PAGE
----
Closer to the other side of the continent is the infamous Trans-Allegheny Lunatic Asylum, which sprawls across the landscape of Weston, West Virginia. This massive, now-abandoned, 150 year old hospital is a monument to the horrors to which its inmates were subjected.  It has been the site of scores of reported paranormal encounters over the years and is now a very popular tourist attraction.

      The hospital has a daily schedule of tours, but what you will want (I know you) is the overnight tour. Here is the description offered on the asylum’s website: 
Ever thought about spending the night in a haunted Lunatic Asylum? Our Ghost Hunts last from 9:00 p.m. to 5:00 a.m. . . . . After everyone is registered and divided into groups, guides will assist you in your exploration of this massive Gothic asylum.  After a brief paranormal tour you may either hunt alone or with our experienced ghost hunting guides. Our guides are here to ensure that you have a positive and safe evening. Make sure to bring your camera, digital recorder, EMF meter . . . . 
I have not taken this tour, but I certainly understand why payment is required in advance.  The most popular time to experience the asylum?  October, of course.  October at night. 

       The legends and sites discussed above -- only a few of those that are out there -- share a thread common to most "ghostly" encounters:  Actual evidence of supernatural happenings is available only in wisps and shreds.  And the psychic experiences associated with each are all potentially explainable – over active imaginations, stimulation brought on by atmospherics, coincidences that align just so. All of this is expected, after all, when we choose to view the surroundings through the shadows of midnight.  Particularly midnights in October.  But, in any event, solid evidence of an actual haunting is generally pretty hard to come by. 

       But not always. 

       There is a stretch of road in Southern England that for centuries has been the site of reported supernatural occurrences. Horseback riders and carriages traveling through the countryside over two hundred years ago avoided this stretch of road not just because of some inexplicale sightings, but also because horses simply refused to travel the road.  They would grow increasingly agitated and then bolt if spurred to continue.  Travelers who did brave the road at night sometimes failed to reach their destination and, indeed, sometimes were never heard from again.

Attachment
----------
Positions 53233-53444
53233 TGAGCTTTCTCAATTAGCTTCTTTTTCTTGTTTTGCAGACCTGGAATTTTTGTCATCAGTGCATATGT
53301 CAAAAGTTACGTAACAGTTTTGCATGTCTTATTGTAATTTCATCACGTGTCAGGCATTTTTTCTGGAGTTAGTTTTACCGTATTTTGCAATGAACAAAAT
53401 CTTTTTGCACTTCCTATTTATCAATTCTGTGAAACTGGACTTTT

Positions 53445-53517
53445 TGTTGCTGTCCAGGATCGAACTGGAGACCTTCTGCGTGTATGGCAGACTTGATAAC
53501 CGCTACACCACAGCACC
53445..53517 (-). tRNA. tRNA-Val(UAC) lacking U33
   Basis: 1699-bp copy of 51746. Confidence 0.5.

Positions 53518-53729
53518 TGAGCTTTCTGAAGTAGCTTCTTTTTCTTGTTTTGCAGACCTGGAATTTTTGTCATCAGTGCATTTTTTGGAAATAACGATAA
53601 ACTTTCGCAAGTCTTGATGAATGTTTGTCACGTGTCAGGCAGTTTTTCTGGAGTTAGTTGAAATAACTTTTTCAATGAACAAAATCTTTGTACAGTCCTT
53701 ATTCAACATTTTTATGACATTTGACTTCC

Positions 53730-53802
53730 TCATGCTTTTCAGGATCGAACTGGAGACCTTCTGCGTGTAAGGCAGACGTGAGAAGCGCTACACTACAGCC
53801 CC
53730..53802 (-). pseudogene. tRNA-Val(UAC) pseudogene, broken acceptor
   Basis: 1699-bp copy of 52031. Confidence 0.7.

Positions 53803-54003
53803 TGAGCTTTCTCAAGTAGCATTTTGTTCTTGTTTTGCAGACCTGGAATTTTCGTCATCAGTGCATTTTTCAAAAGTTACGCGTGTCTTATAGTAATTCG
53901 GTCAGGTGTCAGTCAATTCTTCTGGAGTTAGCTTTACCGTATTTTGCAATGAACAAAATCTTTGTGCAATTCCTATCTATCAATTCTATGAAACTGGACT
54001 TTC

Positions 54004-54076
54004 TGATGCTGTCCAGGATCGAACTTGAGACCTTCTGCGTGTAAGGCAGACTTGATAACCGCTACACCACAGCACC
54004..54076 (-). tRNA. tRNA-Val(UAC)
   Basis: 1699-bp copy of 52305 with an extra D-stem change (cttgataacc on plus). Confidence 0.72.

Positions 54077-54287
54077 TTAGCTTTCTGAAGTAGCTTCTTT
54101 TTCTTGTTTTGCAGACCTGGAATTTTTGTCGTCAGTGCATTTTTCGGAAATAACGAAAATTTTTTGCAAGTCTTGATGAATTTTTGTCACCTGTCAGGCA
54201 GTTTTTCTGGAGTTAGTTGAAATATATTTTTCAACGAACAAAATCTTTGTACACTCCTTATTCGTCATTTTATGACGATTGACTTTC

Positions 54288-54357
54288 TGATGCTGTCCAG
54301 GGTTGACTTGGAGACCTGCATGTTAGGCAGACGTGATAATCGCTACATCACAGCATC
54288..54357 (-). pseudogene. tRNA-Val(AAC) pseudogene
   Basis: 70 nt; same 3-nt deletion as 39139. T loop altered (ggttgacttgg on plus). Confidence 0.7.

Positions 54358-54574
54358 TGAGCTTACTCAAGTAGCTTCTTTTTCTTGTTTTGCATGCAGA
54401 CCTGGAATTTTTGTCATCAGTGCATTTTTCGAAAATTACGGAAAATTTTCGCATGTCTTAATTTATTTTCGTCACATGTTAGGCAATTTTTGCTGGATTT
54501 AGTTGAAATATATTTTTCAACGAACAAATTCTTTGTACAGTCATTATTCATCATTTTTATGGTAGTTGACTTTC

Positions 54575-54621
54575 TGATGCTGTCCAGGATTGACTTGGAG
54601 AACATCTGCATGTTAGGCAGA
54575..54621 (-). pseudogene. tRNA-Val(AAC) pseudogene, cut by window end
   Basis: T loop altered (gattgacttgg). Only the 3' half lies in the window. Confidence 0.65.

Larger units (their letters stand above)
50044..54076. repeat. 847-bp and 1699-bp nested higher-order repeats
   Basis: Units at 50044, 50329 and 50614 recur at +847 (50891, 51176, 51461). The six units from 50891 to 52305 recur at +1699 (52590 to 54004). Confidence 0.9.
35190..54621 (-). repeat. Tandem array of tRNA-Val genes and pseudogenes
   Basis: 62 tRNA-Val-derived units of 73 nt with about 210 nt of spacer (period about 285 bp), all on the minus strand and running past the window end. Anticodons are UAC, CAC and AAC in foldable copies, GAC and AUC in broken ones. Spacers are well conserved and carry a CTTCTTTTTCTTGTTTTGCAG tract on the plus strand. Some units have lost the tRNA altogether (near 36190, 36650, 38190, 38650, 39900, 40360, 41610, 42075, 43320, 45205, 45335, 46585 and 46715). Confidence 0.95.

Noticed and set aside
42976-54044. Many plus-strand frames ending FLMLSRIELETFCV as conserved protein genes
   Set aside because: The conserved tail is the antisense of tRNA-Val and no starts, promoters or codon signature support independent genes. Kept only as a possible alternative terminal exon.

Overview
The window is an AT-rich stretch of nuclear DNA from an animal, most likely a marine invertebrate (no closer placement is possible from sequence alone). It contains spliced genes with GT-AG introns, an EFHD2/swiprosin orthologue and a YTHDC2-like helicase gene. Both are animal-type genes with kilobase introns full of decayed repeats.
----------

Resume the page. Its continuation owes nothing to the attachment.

More recently some drivers have reported that as they steer around a particular “s” turn in what now is a paved road, a flickering figure can, at times, be discerned hovering in front of their car. Eventually, in an attempt to prove that something might, after all, be out there, a team of investigative reporters from the BBC set up a camera on a hillside overlooking the turn. The camera automatically recorded many cars rounding the curve over a stretch of weeks.  Not surprisingly, for days the camera recorded nothing out of the ordinary.

       Nothing that is until the clip below was filmed.

       Even then the investigators were not certain that anything ghostly had been captured on their film.  They began to change their opinion when they were able to carefully view what they had filmed back in the BBC studios.  This is the clip that convinced them that something really might be there. Watch very carefully, or you may miss it.  Pay particular attention to the area right in front of that car as it rounds that final turn. 


{

        . . . four, five, six, seven, eight, nine, ten.  Okay.  Deep breath. 

       Some of you will recognize that clip from an article I posted this same October week several years back. Sorry about that!  I couldn't resist trotting it out for one more spin.  It’s always fun to offer up one's own re-telling of an urban legend long about this time of year.  And, as the clip shows, you never know when you might trip on one right there on your own laptop!


       

7 comments:

janice law said...

A good pre Halloween column!
I must look up Professor Brunvard.

Anonymous said...

I' m glad I prepared for that video clip! Boo!

Leigh Lundin said...

Good collection of hauntings, Dale. Today's Orlando Sentinel contains a tale about Thomas Jefferson's descendants mildly spooking Fernandina Beach, nothing compared to the haunts you dug up.

j kimble said...

Parts of Louisiana are loaded with tall tales of ghosts and paranormal creatures. I doubt the floods washed those away. In fact during heavy rains it's not unusual for coffins to rise out of the ground.

Eve Fisher said...

My favorite is "Who's got my golden arm..." I told that story to three 7 year olds, in broad daylight, and had all 3 of them running for their mommies. A very proud moment. :)

Barb Goffman said...

LOL, Eve.

Robert Lopresti said...

Back in the early days of email I corresponded with Jan Harold Brunvand and arranged for him to speak at my university. He's a great guy.

Not all urban legends are scary, of course. Some are hilarious: http://www.snopes.com/critters/farce/squashvw.asp And, as Brunvand points out, a lot of them deal with popular obsessions, phobias, or concerns. http://www.snopes.com/racial/mistaken/hitfloor.asp